“Cricket diplomacy” has always been one of the great staples of the relationship between India and Pakistan. The two countries have tried and failed before to use their shared enthusiasm for cricket to build bridges, right back to the days of Pakistan President Zia ul-Haq, if not earlier.
Pakistan: Now or Never?
In the debate about the possibility of reaching a peace settlement with the Taliban in return for them breaking with al Qaeda, it has never been entirely clear how that breach would be defined. While on one hand the international community would expect the Taliban’s break with al Qaeda to be public and irreversible, few expect them to turn on al Qaeda’s leaders, preferring instead for them to leave the Afghanistan and Pakistan region.
from India Insight:
Amnesty International has accused the government of detaining hundreds of people each year in Kashmir without charge or trial under a "draconian" Indian law.
I have (somewhat belatedly) got around to reading the full text of the statement made by Pakistan Army chief General Ashfaq Parvez Kayani condemning last week’s drone strike in North Waziristan which killed more than 40 people. The strike has reignited tensions with Washington, and came only a day after Pakistan released Raymond Davis, the CIA contractor who shot dead two Pakistanis, after a bruising row with the United States.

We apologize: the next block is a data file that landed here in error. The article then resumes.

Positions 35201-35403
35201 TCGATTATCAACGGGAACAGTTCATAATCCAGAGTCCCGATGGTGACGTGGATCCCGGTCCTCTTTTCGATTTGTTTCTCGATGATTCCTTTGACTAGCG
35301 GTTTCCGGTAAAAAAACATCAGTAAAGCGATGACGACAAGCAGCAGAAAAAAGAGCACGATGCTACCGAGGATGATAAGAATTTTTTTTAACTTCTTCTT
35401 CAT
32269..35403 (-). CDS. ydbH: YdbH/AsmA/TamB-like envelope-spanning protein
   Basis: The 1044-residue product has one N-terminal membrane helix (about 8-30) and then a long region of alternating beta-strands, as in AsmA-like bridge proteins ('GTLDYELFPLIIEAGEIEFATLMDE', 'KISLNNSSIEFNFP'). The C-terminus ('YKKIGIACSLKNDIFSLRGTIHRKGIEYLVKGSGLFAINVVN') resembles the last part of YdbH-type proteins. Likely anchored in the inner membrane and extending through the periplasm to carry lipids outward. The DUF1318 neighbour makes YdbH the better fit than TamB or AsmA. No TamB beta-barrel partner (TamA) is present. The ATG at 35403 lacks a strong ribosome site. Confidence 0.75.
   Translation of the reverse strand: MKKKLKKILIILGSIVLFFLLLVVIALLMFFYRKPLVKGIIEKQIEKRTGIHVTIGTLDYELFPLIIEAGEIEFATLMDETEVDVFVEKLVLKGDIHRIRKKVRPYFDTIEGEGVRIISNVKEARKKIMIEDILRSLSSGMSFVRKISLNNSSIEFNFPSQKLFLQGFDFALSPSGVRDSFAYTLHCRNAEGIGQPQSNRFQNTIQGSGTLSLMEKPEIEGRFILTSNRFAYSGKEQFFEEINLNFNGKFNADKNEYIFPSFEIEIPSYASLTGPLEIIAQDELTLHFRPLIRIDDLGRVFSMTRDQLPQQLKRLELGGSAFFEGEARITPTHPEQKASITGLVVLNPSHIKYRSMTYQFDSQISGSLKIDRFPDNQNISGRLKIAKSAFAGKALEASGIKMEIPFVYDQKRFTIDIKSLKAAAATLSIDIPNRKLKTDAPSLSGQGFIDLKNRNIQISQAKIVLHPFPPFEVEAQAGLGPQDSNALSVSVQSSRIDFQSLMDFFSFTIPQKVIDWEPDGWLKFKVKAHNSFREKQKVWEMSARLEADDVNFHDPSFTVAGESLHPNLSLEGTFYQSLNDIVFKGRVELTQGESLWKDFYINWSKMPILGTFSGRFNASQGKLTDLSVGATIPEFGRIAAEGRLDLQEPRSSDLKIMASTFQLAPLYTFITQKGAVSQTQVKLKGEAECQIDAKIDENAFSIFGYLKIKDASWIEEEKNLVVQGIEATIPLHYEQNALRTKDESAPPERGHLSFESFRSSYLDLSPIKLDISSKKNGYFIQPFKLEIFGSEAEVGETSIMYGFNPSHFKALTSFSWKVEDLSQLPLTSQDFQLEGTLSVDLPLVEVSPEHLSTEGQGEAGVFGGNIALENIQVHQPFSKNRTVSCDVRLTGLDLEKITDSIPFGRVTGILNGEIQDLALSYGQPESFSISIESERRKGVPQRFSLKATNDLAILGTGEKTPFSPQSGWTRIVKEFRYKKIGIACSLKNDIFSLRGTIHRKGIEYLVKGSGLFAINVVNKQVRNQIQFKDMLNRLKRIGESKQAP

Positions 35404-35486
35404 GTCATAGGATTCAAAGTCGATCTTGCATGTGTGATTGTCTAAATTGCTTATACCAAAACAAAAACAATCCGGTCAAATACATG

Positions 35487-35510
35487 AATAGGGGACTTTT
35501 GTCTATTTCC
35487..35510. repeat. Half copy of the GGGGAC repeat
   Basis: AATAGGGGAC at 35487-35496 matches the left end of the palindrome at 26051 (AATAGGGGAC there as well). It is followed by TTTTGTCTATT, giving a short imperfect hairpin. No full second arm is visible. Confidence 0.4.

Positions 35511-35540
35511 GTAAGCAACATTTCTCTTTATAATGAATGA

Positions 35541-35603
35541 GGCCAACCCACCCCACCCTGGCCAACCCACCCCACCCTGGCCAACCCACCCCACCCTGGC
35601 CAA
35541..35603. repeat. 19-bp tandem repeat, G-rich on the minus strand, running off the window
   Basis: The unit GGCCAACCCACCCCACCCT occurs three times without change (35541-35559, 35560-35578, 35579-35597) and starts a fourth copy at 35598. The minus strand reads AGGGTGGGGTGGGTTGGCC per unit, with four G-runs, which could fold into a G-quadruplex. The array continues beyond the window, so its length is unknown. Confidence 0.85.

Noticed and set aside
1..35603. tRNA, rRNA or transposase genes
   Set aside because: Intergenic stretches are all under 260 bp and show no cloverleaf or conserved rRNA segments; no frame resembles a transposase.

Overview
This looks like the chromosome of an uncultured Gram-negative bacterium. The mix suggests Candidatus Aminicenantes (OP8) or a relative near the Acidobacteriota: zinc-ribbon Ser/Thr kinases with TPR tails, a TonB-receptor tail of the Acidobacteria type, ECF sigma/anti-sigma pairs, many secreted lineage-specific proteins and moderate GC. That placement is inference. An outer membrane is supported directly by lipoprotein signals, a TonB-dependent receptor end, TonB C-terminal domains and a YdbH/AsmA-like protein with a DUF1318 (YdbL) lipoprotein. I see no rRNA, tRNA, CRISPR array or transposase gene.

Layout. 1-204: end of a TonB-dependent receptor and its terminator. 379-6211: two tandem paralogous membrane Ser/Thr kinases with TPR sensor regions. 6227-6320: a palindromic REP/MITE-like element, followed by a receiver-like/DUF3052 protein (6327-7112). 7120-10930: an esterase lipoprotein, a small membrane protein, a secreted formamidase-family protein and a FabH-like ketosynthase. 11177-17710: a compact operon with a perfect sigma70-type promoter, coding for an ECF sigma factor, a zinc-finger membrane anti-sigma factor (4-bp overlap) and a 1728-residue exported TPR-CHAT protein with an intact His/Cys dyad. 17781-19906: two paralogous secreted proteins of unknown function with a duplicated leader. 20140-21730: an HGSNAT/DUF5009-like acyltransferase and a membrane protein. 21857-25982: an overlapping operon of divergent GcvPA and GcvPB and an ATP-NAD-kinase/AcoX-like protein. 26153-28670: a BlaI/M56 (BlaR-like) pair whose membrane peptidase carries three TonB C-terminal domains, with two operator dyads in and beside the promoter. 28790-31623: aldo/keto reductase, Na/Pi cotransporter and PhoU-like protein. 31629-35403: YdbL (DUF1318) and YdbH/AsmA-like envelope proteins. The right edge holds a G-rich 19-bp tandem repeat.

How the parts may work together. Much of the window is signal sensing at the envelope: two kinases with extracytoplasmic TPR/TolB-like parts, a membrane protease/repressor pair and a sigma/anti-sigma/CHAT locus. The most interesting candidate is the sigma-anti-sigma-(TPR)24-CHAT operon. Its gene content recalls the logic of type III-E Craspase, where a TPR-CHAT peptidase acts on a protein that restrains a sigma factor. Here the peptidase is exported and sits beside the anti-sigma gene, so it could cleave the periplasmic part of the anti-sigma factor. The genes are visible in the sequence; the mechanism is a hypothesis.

With the release of CIA contractor Raymond Davis, the United States and Pakistan have put behind them one of the more public rows of their up-and-down relationship. It was probably not the worst row — remember the furore over a raid by U.S. ground troops in Angor Adda in Waziristan in 2008, itself preceded by a deluge of leaks to the U.S. media about the alleged duplicity of Pakistan’s Inter-Services Intelligence (ISI) agency in its dealings on Afghanistan.
With the U.S.-Pakistan dispute over CIA contractor Raymond Davis stuck in Pakistani courts, newspapers are reporting that the two countries’ common ally, Saudi Arabia, may step in to defuse the deepening crisis between them.
According to the New York Times, Raymond Davis, the CIA contractor arrested in Pakistan for shooting dead two Pakistanis in what he says was an act of self-defence, was working with a CIA team monitoring the Lashkar-e-Taiba militant group.